“There was no legal basis for the pay to go through at that time or for anyone to pay out the salary or back pay. As I’ve said on several occasions, I did not authorize or approve the salary or back pay for interim Mayor Ernest Blevins and I did not have access to prevent the payment from going through.”

An unaffordable cost

Corruption has a visible cost, and many times that cost is felt especially hard in small cities like Markham. In late November, Markham city department heads were notified of possible layoffs and furlough days. An email sent by Assistant CFO Finch asked all department heads to “hold off on additional expenses.” The email also says that there is a “need to control payroll,” as well as the possibility of furlough by the end of the year.

At the same time that some workers in Markham’s City Hall might lose their jobs because of Markham’s budget problems, the interim mayor gave himself an illegal raise.

Markham, like so many other small towns and villages in Illinois, is a city that has a rich working-class history and families that have roots there stretching back generations. But Markham, like so many other Illinois towns and villages, has been plagued by elected officials abusing the trust instilled in them by voters and looking out for their own interests rather than that of taxpayers.

The ridiculous line of corrupt and self-serving public officials who see towns like Markham as profit opportunities must stop. More dedicated local oversight agencies and officers, along with voters demanding more from their elected officials, is the only way to stop it.

Until Illinoisans like the people in Markham demand honesty and transparency from their local officials, cities like Markham will continue to be swindled.




[i] Presently there is no one in the CFO position.

[ii] The Illinois General Assembly, by a Senate vote of 40-17, approved Senate Bill 225. If this passes the House and is signed into law by Governor Bruce Rauner, it would allow people convicted of felonies that occurred more than 15 years ago to be able to serve as elected officials.

[iii] Under the Illinois Municipal Code, the mayoral seat would be considered vacant only after a “decision of a competent tribunal declaring the election of the officer void” 65 ILCS 5/3.1-10-50(c)(3). The mayoral office cannot be declared vacant until the resolution of Agpawa’s ongoing court case.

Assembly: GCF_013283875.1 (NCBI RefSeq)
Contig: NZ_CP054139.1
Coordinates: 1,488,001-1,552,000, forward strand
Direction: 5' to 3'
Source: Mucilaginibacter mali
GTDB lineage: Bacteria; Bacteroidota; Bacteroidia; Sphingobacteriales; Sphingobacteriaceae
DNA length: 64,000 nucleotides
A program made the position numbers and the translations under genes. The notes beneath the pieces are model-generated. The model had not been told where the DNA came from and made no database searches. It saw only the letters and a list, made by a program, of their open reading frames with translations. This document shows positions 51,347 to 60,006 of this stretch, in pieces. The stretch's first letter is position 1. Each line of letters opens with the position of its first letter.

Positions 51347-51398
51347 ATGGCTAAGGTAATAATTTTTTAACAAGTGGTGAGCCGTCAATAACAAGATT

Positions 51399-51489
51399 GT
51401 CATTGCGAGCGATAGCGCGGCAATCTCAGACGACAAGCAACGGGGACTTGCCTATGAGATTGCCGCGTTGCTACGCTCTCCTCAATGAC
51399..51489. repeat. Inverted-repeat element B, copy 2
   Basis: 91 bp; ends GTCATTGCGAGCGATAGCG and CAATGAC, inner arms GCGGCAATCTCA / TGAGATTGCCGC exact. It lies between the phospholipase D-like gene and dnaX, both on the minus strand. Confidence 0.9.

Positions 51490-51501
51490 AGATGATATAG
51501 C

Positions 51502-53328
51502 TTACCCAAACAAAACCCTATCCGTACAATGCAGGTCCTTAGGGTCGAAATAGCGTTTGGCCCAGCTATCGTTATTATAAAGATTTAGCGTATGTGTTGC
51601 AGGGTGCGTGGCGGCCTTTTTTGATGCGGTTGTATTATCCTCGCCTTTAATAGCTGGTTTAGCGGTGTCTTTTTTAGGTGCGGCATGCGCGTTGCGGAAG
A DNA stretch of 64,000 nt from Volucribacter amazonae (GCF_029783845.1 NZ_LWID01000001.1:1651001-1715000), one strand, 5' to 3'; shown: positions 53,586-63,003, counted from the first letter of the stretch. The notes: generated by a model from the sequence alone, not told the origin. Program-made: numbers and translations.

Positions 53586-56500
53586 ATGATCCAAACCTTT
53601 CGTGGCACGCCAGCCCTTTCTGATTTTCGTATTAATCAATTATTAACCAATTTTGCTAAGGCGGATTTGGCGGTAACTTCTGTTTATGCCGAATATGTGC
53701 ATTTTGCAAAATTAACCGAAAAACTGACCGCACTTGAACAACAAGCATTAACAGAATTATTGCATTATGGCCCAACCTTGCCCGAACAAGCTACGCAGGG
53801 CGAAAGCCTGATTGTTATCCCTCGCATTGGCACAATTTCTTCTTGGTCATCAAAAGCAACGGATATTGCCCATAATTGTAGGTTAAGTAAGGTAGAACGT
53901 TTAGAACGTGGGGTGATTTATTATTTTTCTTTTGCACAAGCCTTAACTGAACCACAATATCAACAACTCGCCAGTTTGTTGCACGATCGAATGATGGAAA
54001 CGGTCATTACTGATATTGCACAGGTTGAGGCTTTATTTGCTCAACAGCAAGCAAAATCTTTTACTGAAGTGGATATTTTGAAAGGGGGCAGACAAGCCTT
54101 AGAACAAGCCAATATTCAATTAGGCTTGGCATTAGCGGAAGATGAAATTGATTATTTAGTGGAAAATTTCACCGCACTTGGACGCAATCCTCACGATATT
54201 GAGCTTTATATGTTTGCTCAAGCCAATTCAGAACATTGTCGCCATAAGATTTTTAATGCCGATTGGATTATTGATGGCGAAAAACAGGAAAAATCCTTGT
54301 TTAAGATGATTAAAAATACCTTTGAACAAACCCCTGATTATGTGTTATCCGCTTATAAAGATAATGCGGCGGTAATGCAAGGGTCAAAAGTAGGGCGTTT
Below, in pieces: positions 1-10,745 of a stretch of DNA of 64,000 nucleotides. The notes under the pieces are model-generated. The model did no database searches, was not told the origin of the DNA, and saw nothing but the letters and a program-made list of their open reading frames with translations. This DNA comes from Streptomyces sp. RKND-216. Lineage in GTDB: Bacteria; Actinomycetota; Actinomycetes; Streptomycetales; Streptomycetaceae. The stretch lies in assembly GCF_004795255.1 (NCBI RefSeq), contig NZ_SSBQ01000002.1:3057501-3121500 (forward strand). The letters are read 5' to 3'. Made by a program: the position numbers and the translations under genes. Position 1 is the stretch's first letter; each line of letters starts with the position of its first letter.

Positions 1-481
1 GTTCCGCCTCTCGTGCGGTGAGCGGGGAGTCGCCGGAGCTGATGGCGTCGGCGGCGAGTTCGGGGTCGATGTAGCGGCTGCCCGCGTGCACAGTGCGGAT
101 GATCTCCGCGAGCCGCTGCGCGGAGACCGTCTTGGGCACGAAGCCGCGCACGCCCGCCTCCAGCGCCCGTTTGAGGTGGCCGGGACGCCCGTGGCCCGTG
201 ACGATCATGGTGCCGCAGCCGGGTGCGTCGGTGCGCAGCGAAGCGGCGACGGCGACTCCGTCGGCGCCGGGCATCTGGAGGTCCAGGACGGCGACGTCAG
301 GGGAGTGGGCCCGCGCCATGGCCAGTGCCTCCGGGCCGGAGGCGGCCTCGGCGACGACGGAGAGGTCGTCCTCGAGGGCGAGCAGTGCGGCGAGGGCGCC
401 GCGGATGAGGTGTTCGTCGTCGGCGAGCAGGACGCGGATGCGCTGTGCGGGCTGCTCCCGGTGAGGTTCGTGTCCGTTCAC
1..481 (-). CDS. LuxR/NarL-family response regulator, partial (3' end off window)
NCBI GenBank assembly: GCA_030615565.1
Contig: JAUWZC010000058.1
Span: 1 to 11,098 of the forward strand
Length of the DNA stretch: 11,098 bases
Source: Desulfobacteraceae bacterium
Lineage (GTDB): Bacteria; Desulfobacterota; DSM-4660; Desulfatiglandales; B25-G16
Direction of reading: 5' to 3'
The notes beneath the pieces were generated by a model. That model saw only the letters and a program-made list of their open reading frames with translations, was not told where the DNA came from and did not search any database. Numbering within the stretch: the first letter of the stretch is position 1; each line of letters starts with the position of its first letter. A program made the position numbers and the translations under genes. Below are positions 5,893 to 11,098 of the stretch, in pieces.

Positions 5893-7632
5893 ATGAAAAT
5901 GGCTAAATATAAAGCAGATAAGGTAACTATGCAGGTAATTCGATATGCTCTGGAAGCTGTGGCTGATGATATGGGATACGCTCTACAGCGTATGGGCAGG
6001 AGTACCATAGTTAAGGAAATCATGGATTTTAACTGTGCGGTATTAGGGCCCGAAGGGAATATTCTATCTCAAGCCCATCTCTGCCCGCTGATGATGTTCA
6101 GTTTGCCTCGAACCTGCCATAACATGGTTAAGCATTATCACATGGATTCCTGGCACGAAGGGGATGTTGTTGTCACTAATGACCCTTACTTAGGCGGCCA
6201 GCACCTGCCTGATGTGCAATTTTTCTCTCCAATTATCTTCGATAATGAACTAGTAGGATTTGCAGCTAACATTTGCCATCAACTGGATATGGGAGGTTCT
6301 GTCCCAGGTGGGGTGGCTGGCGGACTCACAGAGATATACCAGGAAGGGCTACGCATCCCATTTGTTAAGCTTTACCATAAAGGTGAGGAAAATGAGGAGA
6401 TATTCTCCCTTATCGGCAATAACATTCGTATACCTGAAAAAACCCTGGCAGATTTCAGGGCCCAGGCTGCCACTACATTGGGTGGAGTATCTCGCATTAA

[iv] Markham’s mayoral seat is not considered vacant. Blevins was appointed under a law intended for situations where the rightful mayor is only temporarily unavailable or absent 65 ILCS 5/3.1-35-35.

[v] Blevins was temporarily appointed under a law that presumes there is a rightful mayor collecting the mayoral salary. At best, Blevins is taking advantage of Markham’s unique situation to enrich himself.

[vi] Under Illinois law, the City Council determines all municipal officers’ and employees’ salaries. Individuals who are appointed to a municipal office are entitled to that office’s salary (65 ILCS 5/3.1-50-5); however, Blevins was explicitly not appointed but was elected by his fellow aldermen (65 ILCS 5/3.1-35-35), and therefore not entitled to the mayoral salary as an appointed officer.

[vii] $51,153.90 in mayoral salary remains in the city budget line item as of November 3 for the duration of 2017. The FY 2018 mayoral salary is appropriated at $95,000.

[viii] Blevins was temporarily appointed under a law that presumes there is a rightful mayor collecting the mayoral salary. At best, Blevins is taking advantage of Markham’s unique situation to enrich himself.


This investigation abides by Project Six’s Guarantee of Quality Scholarship.


Email and payment record evidence packet

Email and payment records of the salary increase and back pay payments to Mayor Blevins